As predicted, the cyberscum element is jumping on the fraud band wagon in the wake of the Katrina disaster. According to Louis Reigel (FBI assistant director Cybercrimes), "There were roughly 2,300 Katrina-related sites by midday Thursday. The number had more than doubled just since Tuesday. New sites are popping up faster than we can pound them down. The number of sites and the money being donated already exceeds what the FBI saw following the tsunami."
Before I move on with this post, you can help the FBI deal with cyberscum by reporting suspicious activity on line at the Internet Fraud Complaint Center. Although, you are unlikely to get a reply, or find out what happens due to the confidential nature of criminal investigations, the information can be valuable intelligence to the authorities.
In fact, U.S. Attorney General Alberto R. Gonzales has announced that they will form the "Hurricane Katrina Fraud Task Force." The task force will be run by Assistant Attorney General Alice Fisher and will include resources several agencies including the Postal Inspectors, FBI and Federal Trade Commission.
Of the roughly 2300 suspected sites, the FBI has only been able to look at 800 of them. The majority of them (60 percent) are international. Please note that not all of these are fraud related, but many will probably prove to be scam sites.
Here is a story that hit the press about someone, who was already caught. Matthew Schmeider of Pittsburgh, Pennsylvania sent out thousands of SPAM e-mails from the phony international aid group dubbed "Mercy Corps." When he was caught, he admitted he was going to use some of the money himself, but of course, he also intended to send some of it to legitimate charities. Schmeider had only received $150.00 in donations when he was confronted by the authorities.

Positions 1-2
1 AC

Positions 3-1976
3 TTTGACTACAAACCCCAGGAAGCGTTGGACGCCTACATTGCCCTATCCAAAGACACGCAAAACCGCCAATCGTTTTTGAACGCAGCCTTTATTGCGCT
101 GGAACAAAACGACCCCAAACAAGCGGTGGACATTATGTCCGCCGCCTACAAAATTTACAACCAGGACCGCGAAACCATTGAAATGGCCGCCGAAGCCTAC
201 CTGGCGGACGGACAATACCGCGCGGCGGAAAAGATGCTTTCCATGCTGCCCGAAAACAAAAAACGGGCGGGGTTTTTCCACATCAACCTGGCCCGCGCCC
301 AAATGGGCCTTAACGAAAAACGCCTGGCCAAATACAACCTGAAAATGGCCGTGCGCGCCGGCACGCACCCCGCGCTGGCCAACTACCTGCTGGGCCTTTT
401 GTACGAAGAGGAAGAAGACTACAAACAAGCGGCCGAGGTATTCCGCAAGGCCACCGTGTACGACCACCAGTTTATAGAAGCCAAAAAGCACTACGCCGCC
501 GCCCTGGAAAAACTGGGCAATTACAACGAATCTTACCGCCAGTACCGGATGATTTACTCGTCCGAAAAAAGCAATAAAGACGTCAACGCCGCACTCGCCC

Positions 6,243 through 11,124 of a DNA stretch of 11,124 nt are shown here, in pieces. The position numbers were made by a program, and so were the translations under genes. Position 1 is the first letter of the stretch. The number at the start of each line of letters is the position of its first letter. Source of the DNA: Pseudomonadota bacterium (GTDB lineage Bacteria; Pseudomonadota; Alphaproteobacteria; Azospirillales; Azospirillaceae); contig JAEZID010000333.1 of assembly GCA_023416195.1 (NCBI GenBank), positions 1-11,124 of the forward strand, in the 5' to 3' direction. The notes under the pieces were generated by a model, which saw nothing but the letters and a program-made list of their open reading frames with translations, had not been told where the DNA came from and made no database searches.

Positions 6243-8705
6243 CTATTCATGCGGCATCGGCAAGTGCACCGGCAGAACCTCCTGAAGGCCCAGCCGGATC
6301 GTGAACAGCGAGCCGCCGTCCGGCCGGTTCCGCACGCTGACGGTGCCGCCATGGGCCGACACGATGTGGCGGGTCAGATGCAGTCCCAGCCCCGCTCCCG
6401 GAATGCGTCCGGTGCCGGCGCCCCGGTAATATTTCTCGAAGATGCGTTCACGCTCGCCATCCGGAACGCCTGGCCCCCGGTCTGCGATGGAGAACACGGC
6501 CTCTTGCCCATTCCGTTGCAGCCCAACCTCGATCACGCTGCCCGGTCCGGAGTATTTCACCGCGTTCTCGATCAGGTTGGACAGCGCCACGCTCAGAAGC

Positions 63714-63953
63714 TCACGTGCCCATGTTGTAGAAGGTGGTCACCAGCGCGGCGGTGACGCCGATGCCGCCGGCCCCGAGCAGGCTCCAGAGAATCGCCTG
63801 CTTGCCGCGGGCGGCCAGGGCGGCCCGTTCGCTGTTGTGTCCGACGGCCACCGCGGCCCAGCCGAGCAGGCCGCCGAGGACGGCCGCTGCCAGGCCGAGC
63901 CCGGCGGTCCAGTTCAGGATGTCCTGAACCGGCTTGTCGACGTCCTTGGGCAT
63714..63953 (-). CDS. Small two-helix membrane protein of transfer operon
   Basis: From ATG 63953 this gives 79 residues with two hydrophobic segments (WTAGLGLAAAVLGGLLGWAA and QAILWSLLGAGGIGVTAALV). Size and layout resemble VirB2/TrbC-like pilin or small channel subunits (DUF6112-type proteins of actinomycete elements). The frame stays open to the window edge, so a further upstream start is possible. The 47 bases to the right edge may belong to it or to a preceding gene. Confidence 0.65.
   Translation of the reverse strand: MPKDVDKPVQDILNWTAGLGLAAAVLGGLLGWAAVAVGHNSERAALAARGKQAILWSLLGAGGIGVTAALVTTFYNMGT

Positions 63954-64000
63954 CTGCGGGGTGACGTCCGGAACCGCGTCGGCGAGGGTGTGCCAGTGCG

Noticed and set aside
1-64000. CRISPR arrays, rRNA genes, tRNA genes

As I have said in previous posts, the best way to a donation is directly to charities that are recognized as legitimate. There are third party entities that solicit, but if you give to them, they take a cut of the proceeds for their efforts. There is a previous post I did, which has a lot of resources on legitimate charities and how to check out if any charity is legitimate: http://fraudwar.blogspot.com/2005/09/being-prudent-in-donating-money.html.
On the State level, Florida and Missouri are already taking action. The Florida Attorney General (Charlie Crist) filed a civil lawsuit against a Robert Moneyhan for allegedly creating several Katrina related sites, which were not legitimate charitable operations. Missouri's Attorney General (Jay Nixon) has also filed against a man in St. Louis (Frank Weltner) for similar reasons.
The level of activity being reported is astronomical and seems to be everything from Spam marketing scams for sexual aids to phishing and pharming activity related to financial and identity theft. Security experts are also warning that "cybernasties" (trojans, malware, spyware etc.) are being embedded in pictures of the disaster sent out on Spam e-mails. Best bet is to not open anything with pictures and never download anything that is suspicious.
Here is a link to a page from Scambusters (which is highly recommended) on a lot of the Katrina Scams: http://www.scambusters.org/hurricanekatrinascams.html.